Clovis has big plans for tiny houses in the Old Town area.
In the city’s long-term plan for downtown, city planners envision tiny houses dotting alleys in the rear portions of underused, sometimes unsightly, lots to refresh the landscape with mother-in-law homes, student housing or rentals.
When downtown was developed more than 50 years ago, homes were built on long, narrow lots that fronted the street and extended to alleys. The second residences, 400 square feet or smaller in size, are required to face alleys.
Dwight Kroll, the city’s planning director, said the idea is to turn alleys into walkable, attractive living spaces.
“A small house can sit on residential alleys in Old Town and clean up neighborhoods and get additional value out of properties,” he said.
The city worked with Clovis-based CWB Designs to create plans for three tiny home models that property owners can use for free. The three housing concepts can shortcut the sometimes cumbersome permitting process because the designs are pre-approved by the city. Property owners using those designs can cut their costs by about $8,150, Kroll said.
“You can choose any one of those elevations but you have to build it to the plan,” Kroll said. “We have some design control, but you can have your own plan and we will approve it if it meets the parameters.”
A small house can sit on residential alleys in Old Town and clean up neighborhoods and get additional value out of properties.
Dwight Kroll, Clovis planning director
The discounted fee won’t apply to other design concepts, he said.
Bill Barnes, owner of CWB Designs, created the city’s tiny homes concepts. He said coming up with the plans was daunting because the city has minimum room sizes in its building codes. By the time he put in a bedroom, bathroom, kitchen, living room and closets, there was little wiggle room, he said.
“When they told me up front that they had a limitation I told them I would try, but I don’t know what you’re going to get,” Barnes said. “The challenge was meeting those minimum requirements, making them usable and staying under 400 square feet.”
The city also offers reduced utilities connection fees for the downtown Clovis core, Kroll said.
The cost for utility connections and property inspections will likely cost a couple thousand dollars, he estimates.
A program brochure will be ready this summer to advise property owners about participating in the program. When it’s available, it can be downloaded from the city’s website, he said.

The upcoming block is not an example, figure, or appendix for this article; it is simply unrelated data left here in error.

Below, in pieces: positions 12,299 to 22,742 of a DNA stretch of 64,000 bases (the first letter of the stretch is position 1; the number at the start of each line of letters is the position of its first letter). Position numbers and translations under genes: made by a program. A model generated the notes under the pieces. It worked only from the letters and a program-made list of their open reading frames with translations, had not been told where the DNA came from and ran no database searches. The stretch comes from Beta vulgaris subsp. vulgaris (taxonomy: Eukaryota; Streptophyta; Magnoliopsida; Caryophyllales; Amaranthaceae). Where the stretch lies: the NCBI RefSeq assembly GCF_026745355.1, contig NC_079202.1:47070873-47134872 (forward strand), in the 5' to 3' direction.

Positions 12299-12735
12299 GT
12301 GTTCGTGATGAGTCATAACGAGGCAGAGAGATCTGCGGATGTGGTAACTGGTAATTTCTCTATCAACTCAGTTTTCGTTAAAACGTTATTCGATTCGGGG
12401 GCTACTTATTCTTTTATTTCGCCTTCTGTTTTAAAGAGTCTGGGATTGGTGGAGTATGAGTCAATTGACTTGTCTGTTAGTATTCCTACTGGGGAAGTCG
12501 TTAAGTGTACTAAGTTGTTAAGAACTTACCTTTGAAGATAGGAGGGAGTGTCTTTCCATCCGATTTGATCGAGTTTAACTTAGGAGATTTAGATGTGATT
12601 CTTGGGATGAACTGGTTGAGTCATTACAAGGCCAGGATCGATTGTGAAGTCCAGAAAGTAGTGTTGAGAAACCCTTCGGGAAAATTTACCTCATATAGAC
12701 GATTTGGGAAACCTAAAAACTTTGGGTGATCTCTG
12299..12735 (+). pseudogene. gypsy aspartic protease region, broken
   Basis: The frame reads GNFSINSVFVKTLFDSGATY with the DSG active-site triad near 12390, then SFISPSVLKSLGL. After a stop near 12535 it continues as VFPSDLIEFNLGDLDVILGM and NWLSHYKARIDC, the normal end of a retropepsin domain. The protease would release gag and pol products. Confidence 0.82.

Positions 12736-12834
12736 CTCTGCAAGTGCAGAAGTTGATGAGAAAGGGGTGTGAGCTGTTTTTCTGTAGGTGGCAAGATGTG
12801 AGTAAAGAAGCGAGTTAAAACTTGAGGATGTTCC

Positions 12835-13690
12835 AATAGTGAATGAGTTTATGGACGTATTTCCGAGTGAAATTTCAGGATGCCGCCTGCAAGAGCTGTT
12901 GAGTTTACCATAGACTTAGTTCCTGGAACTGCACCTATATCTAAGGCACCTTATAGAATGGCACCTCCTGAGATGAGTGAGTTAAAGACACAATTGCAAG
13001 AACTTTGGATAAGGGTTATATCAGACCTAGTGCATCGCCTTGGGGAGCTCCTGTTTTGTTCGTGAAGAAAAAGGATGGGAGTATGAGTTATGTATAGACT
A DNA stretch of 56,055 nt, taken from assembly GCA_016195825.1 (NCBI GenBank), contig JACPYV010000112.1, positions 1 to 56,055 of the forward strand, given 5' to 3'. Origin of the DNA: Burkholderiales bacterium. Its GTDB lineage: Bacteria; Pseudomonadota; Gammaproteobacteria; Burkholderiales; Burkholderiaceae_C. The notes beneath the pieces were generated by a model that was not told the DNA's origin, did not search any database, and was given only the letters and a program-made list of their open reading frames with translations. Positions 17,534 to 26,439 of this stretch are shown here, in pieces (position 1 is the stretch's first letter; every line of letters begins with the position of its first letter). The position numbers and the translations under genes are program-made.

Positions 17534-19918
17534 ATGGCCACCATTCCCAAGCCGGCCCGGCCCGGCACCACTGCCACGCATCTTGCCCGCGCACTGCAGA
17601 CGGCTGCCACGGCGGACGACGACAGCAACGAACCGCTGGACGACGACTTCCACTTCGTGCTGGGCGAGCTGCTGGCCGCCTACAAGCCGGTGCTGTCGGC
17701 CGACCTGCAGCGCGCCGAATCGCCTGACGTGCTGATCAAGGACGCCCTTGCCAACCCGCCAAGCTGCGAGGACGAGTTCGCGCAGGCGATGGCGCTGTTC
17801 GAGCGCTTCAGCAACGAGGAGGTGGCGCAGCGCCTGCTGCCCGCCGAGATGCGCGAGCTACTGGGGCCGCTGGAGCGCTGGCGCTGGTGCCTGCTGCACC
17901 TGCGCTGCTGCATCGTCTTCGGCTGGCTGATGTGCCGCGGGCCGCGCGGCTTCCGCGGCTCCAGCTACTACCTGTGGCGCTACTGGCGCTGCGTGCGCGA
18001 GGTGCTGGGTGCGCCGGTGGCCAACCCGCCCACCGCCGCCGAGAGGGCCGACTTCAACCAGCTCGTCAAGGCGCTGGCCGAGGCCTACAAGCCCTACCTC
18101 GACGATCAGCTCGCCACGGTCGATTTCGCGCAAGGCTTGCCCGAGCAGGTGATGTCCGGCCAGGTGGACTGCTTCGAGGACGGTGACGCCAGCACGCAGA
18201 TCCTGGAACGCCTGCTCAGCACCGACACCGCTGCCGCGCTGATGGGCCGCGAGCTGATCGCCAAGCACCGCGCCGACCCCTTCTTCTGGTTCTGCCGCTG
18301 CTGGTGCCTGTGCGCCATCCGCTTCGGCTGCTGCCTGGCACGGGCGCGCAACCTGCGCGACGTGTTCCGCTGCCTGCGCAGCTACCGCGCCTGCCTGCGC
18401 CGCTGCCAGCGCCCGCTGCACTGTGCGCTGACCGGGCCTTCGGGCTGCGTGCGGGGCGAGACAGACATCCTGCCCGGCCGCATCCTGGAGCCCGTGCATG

Last year, a tiny house plan was approved by the city of Fresno. While it’s been met with enthusiasm, there haven’t been any takers yet, said Mark Standriff, Fresno city spokesman.
“We’ve had a lot of interest in it, but nobody has said ‘we want to put in a tiny house,’ ” Standriff said. “Nobody has wanted to be the trailblazer.”
In Clovis, Pam Bethel is willing to give it a shot. Her Old Town Clovis property extends to an alley. After her garage and storage shed started collapsing, she tore them down. Now, Bethel has half her lot cleared along an alley.
If I was a real estate investor, I’d be really interested in buying some of those properties.
Jeff Harris, Wilson Homes chief operating officer
“I have plenty of room and alley access, so we’ll see what we can do,” she said. “The neighbors were kind of excited about it.”
Bethel said she’s saved about half the money she needs to get started.
“It’s still about a year out,” she said, “and I will have to educate myself on what the steps are.” Bethel said she’s considering renting it once it’s built.
The tiny homes concept is a grass-roots idea that will likely never attract large-scale developers.
“It’s for the person who might be interested in building something who isn’t really experienced and sophisticated in the home-building or development process, ” said Jeff Harris, chief operating officer for Wilson Homes. “It’s truly exceptional.”
Harris was invited by Kroll to evaluate the plan a few weeks ago. The beauty of the plan, Harris said, is that it allows individual owners to easily improve their properties at a significant discount.
“If I owned property in the Old Town area, I would do this in a New York minute,” Harris said. “If I was a real estate investor, I’d be really interested in buying some of those properties, adding a second unit and flipping it.”